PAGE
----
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Editorial: Give it to us straight, governor

Editorial: Give it to us straight, governor

Forthright assessment, workable blueprint in an election-year State of the State message would be welcome surprise
Editorial: Give it to us straight, governor
Gov. Andrew Cuomo speaks to reporters on Oct. 1, 2017.
Photographer: Sam Hodgson/The New York Times

Wouldn’t it be refreshing if during Gov. Andrew Cuomo’s annual State of the State message Wednesday, he gave us all an honest assessment of the state of the state and a bold set of realistic solutions to address its problems?

But the word “No” is rarely heard in such speeches, particularly in years like this one, when the governor, all top state office holders and all 213 state legislators are up for re-election in November.

This is the time when state leaders traditionally promise to spend even more money on education and social services, to throw more millions at economic development, provide more goodies like free college tuition and universal pre-K, and to spend more tax dollars on projects that help incumbents get re-elected.

RELATED: Here's what Cuomo will focus on in State of the State address

But that’s not what New York needs now. New York needs the parent that’s willing to tell his kids that they can’t have that new iPhone or those new Nikes this year.

The state is facing a budget gap of about $4.4 billion, with no obvious means to fill it this year.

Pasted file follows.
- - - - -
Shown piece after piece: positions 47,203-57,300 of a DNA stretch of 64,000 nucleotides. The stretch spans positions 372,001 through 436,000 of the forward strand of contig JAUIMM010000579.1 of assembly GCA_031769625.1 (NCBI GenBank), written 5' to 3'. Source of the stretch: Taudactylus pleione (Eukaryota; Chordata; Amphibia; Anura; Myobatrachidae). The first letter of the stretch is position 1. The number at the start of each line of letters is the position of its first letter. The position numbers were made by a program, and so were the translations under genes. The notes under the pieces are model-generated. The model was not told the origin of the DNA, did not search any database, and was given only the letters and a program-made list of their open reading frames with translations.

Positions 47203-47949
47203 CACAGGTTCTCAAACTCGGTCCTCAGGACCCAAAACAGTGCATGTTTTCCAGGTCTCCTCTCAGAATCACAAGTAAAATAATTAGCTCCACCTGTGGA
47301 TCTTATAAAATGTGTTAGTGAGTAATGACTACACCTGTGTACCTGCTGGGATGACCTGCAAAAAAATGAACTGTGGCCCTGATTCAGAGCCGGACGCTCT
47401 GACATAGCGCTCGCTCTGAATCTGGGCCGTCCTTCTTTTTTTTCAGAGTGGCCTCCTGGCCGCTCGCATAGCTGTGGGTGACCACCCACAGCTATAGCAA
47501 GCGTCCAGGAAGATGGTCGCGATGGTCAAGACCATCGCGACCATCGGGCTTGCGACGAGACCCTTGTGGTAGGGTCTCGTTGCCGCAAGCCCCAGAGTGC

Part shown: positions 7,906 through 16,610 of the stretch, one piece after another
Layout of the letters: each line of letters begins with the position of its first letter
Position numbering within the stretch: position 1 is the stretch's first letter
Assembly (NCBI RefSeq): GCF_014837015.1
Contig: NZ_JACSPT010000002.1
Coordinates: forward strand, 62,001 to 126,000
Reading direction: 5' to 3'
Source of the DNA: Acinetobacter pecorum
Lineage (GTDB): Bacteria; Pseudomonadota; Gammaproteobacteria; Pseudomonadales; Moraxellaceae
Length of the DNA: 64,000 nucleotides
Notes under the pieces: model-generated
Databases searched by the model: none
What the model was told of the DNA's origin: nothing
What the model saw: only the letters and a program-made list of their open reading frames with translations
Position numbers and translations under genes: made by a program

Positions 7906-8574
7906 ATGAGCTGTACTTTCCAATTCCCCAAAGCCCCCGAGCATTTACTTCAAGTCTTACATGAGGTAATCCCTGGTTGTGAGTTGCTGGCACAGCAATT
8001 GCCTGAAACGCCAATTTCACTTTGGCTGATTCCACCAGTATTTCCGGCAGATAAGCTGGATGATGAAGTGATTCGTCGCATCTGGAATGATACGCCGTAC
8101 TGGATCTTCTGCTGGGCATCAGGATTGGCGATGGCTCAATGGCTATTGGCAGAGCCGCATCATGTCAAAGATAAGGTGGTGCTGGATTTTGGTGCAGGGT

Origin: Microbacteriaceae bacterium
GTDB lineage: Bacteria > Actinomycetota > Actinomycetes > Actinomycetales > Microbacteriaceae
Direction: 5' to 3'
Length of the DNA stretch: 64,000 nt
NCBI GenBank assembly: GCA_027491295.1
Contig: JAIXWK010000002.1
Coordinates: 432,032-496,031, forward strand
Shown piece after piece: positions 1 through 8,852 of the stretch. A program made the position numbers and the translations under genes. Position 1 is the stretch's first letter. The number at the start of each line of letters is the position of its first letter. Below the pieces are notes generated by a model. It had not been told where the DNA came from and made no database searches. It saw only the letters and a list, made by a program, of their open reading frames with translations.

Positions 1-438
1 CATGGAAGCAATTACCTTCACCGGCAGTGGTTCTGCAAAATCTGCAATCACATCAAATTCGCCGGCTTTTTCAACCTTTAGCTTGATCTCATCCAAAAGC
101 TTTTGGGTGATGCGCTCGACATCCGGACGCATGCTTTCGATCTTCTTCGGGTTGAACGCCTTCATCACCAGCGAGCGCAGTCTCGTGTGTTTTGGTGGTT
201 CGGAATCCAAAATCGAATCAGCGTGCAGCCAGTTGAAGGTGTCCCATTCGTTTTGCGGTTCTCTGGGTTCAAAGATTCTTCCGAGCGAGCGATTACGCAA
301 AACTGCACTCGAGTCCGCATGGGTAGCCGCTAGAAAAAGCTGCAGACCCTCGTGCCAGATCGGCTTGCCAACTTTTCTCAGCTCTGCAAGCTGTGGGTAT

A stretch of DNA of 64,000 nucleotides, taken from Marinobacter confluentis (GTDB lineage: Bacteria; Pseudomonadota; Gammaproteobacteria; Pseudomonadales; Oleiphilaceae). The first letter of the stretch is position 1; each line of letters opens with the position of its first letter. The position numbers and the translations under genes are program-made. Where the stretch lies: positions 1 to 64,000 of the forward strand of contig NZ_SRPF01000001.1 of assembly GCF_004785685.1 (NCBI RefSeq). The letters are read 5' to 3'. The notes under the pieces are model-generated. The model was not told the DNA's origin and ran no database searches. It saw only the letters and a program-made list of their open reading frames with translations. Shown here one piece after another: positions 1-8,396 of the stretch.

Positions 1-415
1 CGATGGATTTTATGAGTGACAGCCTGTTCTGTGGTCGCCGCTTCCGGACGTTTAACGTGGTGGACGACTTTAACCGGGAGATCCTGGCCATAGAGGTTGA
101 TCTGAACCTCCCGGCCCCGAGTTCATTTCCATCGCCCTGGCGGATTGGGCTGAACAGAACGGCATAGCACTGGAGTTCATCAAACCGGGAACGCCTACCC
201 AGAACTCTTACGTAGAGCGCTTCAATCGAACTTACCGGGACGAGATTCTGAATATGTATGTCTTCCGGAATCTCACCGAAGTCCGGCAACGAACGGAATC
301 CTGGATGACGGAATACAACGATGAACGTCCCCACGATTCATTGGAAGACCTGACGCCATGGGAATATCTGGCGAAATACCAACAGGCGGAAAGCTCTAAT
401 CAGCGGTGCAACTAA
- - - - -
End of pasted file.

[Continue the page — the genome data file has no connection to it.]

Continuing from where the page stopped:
We need someone willing to shut off the state spending spigot that drives up taxes, discourages business development and drives people out of state — 190,000 in the past year.

Making the decisions more difficult will be interests representing education, labor, the poor, local governments and businesses clamoring for the state to spend more to address their needs.

Many of these needs are legitimate. We can’t let our children suffer in schools that don’t have adequate funding to educate them. We can’t let the homeless die in the streets. We can’t let senior citizens starve or be kicked out of their homes.

In the face of those challenges, the governor needs to demonstrate courage and creativity. That could mean making the politically difficult decision to take away money from other interests that aren’t so pressing. The governor is expected to include some kind of changes to the state tax code to reduce the impact of the federal tax changes on the New Yorkers who pay the most to support state spending.

He’ll have to, as Senate Majority Leader John Flanagan said, call for a top-to-bottom review of all economic development initiatives, including tax breaks and other business incentives, to ensure they’re an effective use of state money. Several recent initiatives have proven not to be.

And he must resist the urge to pass the state’s fiscal problems onto local governments and school districts — already hamstrung by a tax cap — through new state mandates. 

We don’t need the governor to deliver an election-year message Wednesday. We need him to lay out a viable blueprint for addressing our real problems now.

Anything less than that will not only be a disappointment, but a failure.

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